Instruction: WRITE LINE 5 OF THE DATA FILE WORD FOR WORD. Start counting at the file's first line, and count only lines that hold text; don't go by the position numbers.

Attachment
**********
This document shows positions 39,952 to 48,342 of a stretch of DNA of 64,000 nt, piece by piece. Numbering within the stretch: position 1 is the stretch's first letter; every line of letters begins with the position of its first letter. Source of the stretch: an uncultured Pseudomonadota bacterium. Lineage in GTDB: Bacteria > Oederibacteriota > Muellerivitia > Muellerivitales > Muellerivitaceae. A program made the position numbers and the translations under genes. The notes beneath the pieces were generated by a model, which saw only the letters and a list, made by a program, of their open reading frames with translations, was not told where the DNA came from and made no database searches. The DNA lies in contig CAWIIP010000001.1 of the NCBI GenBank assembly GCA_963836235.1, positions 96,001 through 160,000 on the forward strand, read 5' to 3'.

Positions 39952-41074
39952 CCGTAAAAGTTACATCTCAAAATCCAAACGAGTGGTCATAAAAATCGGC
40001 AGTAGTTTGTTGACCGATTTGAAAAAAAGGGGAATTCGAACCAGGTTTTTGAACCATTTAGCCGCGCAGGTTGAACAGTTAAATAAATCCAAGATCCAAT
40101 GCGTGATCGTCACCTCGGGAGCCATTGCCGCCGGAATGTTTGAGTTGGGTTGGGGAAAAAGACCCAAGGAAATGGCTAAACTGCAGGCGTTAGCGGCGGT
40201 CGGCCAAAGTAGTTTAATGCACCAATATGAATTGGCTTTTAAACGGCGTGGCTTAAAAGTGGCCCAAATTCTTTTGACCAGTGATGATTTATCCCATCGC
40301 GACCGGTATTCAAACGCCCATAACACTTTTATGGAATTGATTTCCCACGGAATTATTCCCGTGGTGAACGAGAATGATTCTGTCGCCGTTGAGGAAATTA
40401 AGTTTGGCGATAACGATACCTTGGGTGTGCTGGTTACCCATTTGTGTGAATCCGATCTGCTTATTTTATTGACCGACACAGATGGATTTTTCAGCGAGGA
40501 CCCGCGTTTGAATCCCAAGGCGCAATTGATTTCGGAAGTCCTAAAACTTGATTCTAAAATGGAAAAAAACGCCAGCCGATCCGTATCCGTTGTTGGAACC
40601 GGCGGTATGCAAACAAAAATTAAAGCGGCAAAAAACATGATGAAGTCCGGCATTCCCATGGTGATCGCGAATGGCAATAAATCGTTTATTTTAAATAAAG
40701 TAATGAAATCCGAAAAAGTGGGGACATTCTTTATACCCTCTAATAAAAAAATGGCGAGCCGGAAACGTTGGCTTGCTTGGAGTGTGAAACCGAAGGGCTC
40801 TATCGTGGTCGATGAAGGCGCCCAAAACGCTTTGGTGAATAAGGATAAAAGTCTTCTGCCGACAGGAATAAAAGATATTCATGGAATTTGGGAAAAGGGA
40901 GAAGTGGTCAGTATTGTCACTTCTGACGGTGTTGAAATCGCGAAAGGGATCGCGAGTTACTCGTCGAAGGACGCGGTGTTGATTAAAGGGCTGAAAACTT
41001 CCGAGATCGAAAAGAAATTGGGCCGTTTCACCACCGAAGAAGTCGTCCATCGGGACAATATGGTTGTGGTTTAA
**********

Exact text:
40101 GCGTGATCGTCACCTCGGGAGCCATTGCCGCCGGAATGTTTGAGTTGGGTTGGGGAAAAAGACCCAAGGAAATGGCTAAACTGCAGGCGTTAGCGGCGGT